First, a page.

“I haven’t been to Facets in years” said a patron during my 6:30pm Saturday showing of Andrea Arnold’s American Honey (Essential). Despite screening in Facets’ smaller theater, the showing was heavily attended, likely due to the film’s relatively poor release strategy in the Chicagoland area (it screened against the films of the Chicago International Film Festival and disappeared alongside the festival). So in a much-appreciated coup, Charles Coleman and his programming team have brought back the film for a brief run. We’re all going to champion films released this year, this season, as being timely and vital to the current political climate. Whereas some will cherish Arrival and Moonlight as speaking to the humanism needed to forge on for the next four (eight?) years, I’ll take American Honey as the one to outlast them all; an eerily predictive yet resolutely sincere depiction of lost youth careening through the American heartland, a land marked by one’s utilities to persevere through all its malnourishment and despondency.
American Honey centers on Star (newcomer Sasha Lane) as she joins a cadre of disaffected adolescents as they scour the Midwest in their large white van, fecklessly hoping to turn a dime on door-to-door magazine subscriptions. It’s not ideal, but given Star’s situation (forced to dumpster dive while caring for her younger sister and brother, all while being abused by her boyfriend) the alternative to complacency seems a little less bleak (a statement that merits further consideration given the events of the past month). Under the guidance of Jake (Shia LeBeouf), she learns the ropes of the trade, with Arnold fixating on the profound contrast (and similarities) that distinguishes the kids in the van with the homes they infiltrate.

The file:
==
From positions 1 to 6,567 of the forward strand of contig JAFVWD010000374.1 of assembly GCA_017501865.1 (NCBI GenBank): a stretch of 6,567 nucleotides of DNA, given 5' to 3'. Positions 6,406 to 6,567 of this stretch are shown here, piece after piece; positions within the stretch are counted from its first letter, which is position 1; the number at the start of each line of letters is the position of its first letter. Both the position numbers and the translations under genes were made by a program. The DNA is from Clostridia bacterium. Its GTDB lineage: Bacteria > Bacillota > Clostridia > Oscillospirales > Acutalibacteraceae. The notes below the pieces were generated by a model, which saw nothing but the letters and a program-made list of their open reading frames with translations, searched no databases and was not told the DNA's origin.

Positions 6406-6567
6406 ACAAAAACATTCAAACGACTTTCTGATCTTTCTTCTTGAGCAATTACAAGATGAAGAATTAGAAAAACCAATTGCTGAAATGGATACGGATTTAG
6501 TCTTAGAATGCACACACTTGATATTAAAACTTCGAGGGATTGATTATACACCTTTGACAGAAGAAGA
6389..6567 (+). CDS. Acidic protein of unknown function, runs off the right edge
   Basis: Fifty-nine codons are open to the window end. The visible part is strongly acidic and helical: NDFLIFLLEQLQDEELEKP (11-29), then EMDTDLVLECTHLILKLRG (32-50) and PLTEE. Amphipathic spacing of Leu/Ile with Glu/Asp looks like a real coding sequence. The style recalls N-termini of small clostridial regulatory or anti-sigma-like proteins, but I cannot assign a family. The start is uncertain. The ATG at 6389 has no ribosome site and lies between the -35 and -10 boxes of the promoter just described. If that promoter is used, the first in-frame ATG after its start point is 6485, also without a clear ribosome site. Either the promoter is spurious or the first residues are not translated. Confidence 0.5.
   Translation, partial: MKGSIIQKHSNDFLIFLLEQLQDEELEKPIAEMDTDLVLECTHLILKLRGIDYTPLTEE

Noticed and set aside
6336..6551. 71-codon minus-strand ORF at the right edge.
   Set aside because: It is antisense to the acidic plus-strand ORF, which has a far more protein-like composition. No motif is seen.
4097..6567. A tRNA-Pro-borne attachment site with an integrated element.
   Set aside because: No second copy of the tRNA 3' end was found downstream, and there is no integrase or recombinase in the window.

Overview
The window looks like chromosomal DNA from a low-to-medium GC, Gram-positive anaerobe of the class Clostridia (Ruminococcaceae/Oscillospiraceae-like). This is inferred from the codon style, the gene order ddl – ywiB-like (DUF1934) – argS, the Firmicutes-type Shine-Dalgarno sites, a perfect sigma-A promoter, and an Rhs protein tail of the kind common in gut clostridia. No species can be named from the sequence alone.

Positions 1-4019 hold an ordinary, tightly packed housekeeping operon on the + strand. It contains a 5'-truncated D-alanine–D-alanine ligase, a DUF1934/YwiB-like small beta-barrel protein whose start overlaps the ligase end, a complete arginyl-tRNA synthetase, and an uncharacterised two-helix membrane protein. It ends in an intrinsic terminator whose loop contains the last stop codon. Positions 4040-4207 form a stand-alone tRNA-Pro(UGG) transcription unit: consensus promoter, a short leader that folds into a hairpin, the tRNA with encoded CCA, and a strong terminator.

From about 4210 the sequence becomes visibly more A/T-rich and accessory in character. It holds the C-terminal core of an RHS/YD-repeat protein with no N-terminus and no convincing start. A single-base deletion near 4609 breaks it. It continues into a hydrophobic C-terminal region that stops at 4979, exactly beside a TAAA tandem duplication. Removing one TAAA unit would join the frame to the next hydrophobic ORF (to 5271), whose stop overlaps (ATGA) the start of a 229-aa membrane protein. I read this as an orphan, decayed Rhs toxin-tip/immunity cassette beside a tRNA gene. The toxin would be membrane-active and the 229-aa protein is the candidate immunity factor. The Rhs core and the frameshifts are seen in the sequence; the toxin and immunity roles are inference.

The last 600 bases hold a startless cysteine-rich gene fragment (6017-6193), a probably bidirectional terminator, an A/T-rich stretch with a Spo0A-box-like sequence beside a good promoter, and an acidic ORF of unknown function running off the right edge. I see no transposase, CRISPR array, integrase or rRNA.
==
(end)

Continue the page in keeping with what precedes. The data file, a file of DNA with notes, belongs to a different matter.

The cognition of my worldview saw a genuine shift during the film’s bountiful runtime, dissolving through the rapid deployment of Arnold’s ephemeral detail. American Honey is loaded with specifics, where the fleeting gestures culminate into a massive tapestry of Americana. It’s a contemporary canonical work, one that realizes its pop mantra of “finding love in a hopeless place”.
But for those looking for something a little less heady yet nevertheless affecting, look no further than to one of the best “wide” releases of the year, Kelly Fremon Craig’s beguiling feature debut, The Edge of Seventeen (Recommended).
What’s so disarming about The Edge of Seventeen is how its superficiality lends itself to some particularly authentic moments. It’ll take a while to jibe with the material, as Craig fixates on Nadine’s (Hailee Steinfeld) capacity for histrionics. She contends with her self-alienation throughout much of her childhood until she befriends the similar-minded Krista (Haley Lu Richardson). There are some particularly rough passages in this introduction, marred by moments that possess a saccharine sensitivity that may test certain viewers. But as Nadine and Krista split, with their friendship threatened by Nadine’s brother Darian (Blake Jenner), Craig and Steinfeld develop Nadine’s character beyond her eccentricities into some whole and lived in.
There’s a distinct difference between the likes of female-centric teen comedies like The DUFF or The To-Do List and something like Ghost World and The Diary of a Teenage Girl. The Edge of Seventeen thankfully has more in common with the latter. What it may lack in formal sophistication it makes up for through the circumstances surrounding its grounded yet flawed center character. Steinfeld imbues Nadine as a wounded but self-reliant figure that endures the hurdles of adolescence like most of us would: with great anxiety and perpetual fear of failure. There’s not a more touching sequence I’ll see all year than seeing a circle of friends close themselves off from Nadine, with a young woman trying to navigate a constellation of people who seem to have found their place.